Graduating student Xochil Zavala in the Patton Building on the Henderson County Campus

#BlueRidgeGrad: Xochil Zavala

Featured photo: Graduating student Xochil Zavala in the Patton Building on the Henderson County Campus (Photo by Emily Gill, Marketing & Communications Dept.).

Emily Gill

Marketing & Communications Dept.

When Xochil Zavala’s family arrived in the United States, she entered kindergarten without the ability to speak English. Zavala had almost completed kindergarten in Mexico but had to repeat it in the states due to the language barrier. Determined to excel in school, Zavala threw herself into her studies at a young age.

“I learned as much as I could, asked as many questions as possible, and stayed on top of my work. It was hard but I was able to get my grades up to all A’s and B’s,” Zavala said.

She continued to prioritize school as her family moved every five or six months for work. 

“It was hard to acclimate to different weather, different schools, different people, and different rules and expectations,” said Zavala. “I maintained good grades all throughout.”

When she was 14 years old and in 8th grade, her parents found work that provided more stability and kept them in one location. Zavala’s determination to do well in school propelled her to join honors math and science throughout high school. Just before her senior year though, she received life-changing news.

“I found out I was pregnant. I did not want to drop out, so I talked to my counselors. Since my grades and credits were in great shape, I was offered the chance to graduate a semester early,” Zavala said. “It was hard, being pregnant and always tired, but I managed to keep up with my classes and still get good grades. I was so lucky I had great teachers who were always so happy to help me if I had questions and gave me extra time to turn in assignments.”

Zavala graduated on time with a 3.5 GPA.

While higher education was important to Zavala, financial barriers kept her from pursuing her education any further. When Zavala learned her job offered financial assistance for higher education, she inquired at Blue Ridge Community College about opportunities.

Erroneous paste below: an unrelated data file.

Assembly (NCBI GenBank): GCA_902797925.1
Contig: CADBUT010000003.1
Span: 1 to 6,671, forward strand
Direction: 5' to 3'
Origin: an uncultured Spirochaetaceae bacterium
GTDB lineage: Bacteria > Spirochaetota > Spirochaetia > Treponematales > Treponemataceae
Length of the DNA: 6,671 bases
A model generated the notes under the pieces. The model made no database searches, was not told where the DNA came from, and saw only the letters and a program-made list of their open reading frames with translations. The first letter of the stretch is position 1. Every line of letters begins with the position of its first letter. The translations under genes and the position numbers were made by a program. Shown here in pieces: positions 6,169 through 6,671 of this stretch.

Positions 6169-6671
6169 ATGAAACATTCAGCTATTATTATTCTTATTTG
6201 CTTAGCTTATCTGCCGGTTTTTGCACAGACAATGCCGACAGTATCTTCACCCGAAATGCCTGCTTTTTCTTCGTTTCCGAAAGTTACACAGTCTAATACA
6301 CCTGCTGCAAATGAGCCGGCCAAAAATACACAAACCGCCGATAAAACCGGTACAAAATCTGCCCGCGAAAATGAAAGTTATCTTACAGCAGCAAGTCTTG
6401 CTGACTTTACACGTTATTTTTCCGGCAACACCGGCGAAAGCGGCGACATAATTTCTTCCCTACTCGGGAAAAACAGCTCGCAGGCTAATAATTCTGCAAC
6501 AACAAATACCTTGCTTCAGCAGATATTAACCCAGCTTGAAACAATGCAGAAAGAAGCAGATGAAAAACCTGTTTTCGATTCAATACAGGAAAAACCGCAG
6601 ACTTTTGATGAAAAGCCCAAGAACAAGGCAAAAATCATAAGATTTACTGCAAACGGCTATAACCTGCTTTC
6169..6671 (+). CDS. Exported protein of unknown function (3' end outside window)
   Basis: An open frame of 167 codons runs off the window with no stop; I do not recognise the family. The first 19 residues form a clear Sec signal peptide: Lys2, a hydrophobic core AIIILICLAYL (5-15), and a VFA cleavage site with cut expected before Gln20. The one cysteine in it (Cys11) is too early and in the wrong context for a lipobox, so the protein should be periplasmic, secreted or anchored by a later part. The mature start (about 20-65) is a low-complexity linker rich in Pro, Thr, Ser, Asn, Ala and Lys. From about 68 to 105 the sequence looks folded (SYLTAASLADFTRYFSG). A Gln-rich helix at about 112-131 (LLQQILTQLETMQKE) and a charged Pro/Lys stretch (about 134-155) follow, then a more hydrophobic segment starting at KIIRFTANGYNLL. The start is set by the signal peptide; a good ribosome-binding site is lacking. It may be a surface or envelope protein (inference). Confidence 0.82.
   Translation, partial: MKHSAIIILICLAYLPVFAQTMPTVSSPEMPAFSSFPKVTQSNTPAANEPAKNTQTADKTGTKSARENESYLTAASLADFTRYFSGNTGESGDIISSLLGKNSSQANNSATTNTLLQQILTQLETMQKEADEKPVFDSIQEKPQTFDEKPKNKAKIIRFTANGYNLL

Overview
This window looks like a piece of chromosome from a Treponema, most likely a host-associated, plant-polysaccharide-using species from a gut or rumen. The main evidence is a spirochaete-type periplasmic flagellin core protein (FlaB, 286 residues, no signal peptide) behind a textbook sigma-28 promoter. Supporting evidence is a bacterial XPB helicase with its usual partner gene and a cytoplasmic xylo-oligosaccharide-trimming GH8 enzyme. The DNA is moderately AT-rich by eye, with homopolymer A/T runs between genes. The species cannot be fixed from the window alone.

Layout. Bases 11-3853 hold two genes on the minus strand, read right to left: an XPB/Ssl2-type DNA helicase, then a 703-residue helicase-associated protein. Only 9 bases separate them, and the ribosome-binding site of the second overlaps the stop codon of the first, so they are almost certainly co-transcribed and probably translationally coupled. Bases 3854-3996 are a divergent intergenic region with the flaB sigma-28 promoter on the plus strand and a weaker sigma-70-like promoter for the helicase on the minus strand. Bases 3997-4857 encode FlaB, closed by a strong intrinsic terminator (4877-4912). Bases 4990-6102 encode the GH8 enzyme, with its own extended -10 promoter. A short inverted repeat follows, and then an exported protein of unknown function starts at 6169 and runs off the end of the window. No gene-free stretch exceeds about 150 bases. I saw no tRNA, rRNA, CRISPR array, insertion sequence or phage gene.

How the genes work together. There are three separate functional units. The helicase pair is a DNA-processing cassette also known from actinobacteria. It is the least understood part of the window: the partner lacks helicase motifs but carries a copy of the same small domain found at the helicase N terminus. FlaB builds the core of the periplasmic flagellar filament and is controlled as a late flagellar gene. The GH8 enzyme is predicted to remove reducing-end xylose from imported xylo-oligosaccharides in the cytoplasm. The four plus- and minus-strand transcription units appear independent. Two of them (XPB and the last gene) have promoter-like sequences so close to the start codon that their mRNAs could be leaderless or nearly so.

Her college counselor helped her to enroll and apply for financial aid. Zavala was thrilled to qualify for a scholarship that funded her classes for all of 2023.

“This scholarship has helped me to better not only my future but my family. This education has opened so many doors for me, and I will be taking full advantage of those opportunities,” Zavala said.

Zavala especially appreciated the flexibility Blue Ridge Community College provided.

“Online classes made it possible for me to take college classes while still maintaining a full-time job,” Zavala said. “I work 40-60 hours every week, and online courses made it possible for me to get my work done on my own time.”

Zavala will receive her business and administration certification in December and plans to continue her journey in higher education.

“I feel strongly about being a positive change within my community and being able to learn different aspects of a business,” Zavala said. “Blue Ridge has helped me gain new skills and knowledge that I plan to keep using.”

Learn more about the business and administration program at and about financial aid and scholarships at